Orlando Luis Pardo: Miami, My Love
And, finally, Miami.
After decades of Made in Havana propaganda, I could travel that explosion of expressways called Miami (the entire city is an airport), where every little house is a clone of a Cuba lost forever (with their flags and little virgins), where every generation has at least one family representative, where the food remains as intact as a five-day-old, or five-decades-back memory, where dancing and laughing and even making love hurts us deep in the soul, where God speaks our exile slang perfectly. Because everyone in Miami is us, we live there or here: the city was built like a dream from which sooner rather than later the nation would wake up, a dream to conceal the nightmare of never returning home (Miami, mercy).
I entered and left Miami through the magic mirror of its radio and TV stations. It’s a miracle against modernity this hypermedia Miami, so homogenous and yet so plural. As banal as it is true-to-life. It could be a first impression, but after the despotism of Havana, where there are no longer any live programs (even the speeches of the Maximum Leader are broadcast with a few seconds delay, for protection), Miami simply amazed me. From sadness, but it amazed me.
With the mordant and lovable Jaime Bayly, with the precision to the point of causticity of Juan Manuel Cao, with the impassioned chorus of María Laria and her glitzy staff, with the eternal solidarity of Radio República and, of course, with the heart in the microphones of Radio Martí, the only broadcaster of the Cuban exile that transmits almost from the interior of the country (its studies are not in Havana but they have much of Havana and the other cities and towns of our country), with all and for the ratings of all I said the first thing that came to mind, without agendas dictated by any imaginary mafia of the Ministry of the Interior, without mutual fear nor mediocre censorship, without adding not even a line to what I have always said from my Cuban cellphone in my native Havana neighborhood.
We Cuban social activists agree that “to think and live in freedom is to learn thinking and living freely,” a phrase of Rosa María Payá’s at the University of Miami that electrified even the tears of this second capital of all Cubans (perhaps the first capitalism of all Cubans), where she and I coincided, each in transit to our own democratizing destination for our repressive country.
I resisted indulging my appetite in Miami, I have witnesses to my austerity. The food didn’t go down my throat: some kind of anguished happiness made me ignore my old acquaintances, living their successful lives in a Cuba that in Cuba we couldn’t even imagine (or we didn’t dare to imagine, and so delayed our respective exiles).
I saw the sea of Miami, but I didn’t look out on it nor want to smell it. I didn’t want to imagine the Island on the other side of the horizon, 45 minutes to where the Cuban political police wait for us to put us in quarantine without charges.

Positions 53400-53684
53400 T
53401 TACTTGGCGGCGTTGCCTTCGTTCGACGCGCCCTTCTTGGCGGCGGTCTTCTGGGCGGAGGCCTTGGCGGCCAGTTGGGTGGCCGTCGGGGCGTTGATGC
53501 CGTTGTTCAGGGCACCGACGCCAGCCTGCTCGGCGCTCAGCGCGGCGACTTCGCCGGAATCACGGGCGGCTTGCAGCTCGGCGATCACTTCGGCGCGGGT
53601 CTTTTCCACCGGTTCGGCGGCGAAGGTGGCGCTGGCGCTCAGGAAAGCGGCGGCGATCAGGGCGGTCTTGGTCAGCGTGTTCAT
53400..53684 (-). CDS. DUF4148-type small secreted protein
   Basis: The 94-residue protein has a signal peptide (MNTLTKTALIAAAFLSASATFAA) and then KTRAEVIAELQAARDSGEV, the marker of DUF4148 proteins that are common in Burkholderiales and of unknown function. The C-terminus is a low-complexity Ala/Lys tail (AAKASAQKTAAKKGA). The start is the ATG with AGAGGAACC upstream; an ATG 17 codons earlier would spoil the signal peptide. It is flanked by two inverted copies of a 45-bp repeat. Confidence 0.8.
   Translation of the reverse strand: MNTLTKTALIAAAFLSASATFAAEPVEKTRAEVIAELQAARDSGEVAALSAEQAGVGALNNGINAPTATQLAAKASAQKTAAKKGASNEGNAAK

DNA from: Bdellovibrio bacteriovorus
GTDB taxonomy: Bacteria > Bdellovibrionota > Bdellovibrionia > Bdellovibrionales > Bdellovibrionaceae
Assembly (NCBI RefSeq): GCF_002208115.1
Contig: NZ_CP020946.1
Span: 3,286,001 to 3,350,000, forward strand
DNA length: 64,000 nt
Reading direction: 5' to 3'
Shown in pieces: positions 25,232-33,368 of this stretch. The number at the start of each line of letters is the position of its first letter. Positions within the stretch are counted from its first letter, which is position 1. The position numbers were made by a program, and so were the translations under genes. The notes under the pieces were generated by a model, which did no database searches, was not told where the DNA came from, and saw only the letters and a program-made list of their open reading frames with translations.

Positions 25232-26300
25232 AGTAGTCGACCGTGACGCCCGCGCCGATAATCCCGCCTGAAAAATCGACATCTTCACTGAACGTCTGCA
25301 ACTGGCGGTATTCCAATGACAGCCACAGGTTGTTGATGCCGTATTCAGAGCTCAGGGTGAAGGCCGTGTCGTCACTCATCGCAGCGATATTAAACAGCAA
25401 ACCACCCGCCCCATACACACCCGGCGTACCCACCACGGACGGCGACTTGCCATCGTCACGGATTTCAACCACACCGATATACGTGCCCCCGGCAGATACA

I felt the heat. They offered me a job, I didn’t answer. I slept on a sofa. I slept in a suite. I slept almost in a closet, at the edge of the probing looks of our civil society where I was a first-timer and happy. I remained sleepless in an airport of flights cancelled en masse by American Airlines, with the intuition that Miami had cast a spell on me to not let me leave.
Finally, I came, I saw, and I went, because Manhattan is less desperately Manhattavana, and because to vacate the subways is the secret formula of my subterranean Cuban-ness that flees Cubans because we all have within a mini-ministry of the interior. Everyone, starting with the pro-democrats.
I moved in the free cars of Facebook activists whom I didn’t know in person, but who from the beginning of the chats we already liked each other, beyond political or geographic positions. I spoke in the mythical Calle 8 Art and Research Center as if I was very sure about what I was saying, while my spirit was then a tissue of pure emotion. I flew to and from Miami thanks to the generous pockets of Cuban entrepreneurs who want Cuba more than me, people of diverse economic strata who treasure the archives and the illusions that dictatorial laziness derailed, destroying not only our rights as citizens but, with the same idea, a nation.
And this will be the most sinister, but also the most sincere legacy of Castroism or the Revolution: the day after is already humanly impossible. Our present precariousness is perennial. The elite in power have taken the necessary steps for a staged transition (and this includes my presence here: Miami, forgive me), where the peaceful dissidence inside and outside of Cuba will have no more space than the scaffold and, in fact, we are disappearing drop by drop and without witnesses of interest to the world, because the world is only interested in the millions and millions who now promote this neo-utopia that exploits capitalism without freedom. Businessmen of all countries, unite.
I spoke with personalities from Cuba’s republican history and about our most intimate and tense relationship with the government in Washington. I saw fewer homeless than in New York where, in turn, I saw fewer than in Central Havana, although this does not alleviate the humiliation of seeing myself flying to American universities while a human being sleeps on the sidewalks of this permissive country.
I want to return to Miami. I would not want to return ever again. I’m still about to leave. But very soon I will return. Miami, look at me: do you want to be my love, at least while Cuba doesn’t fall?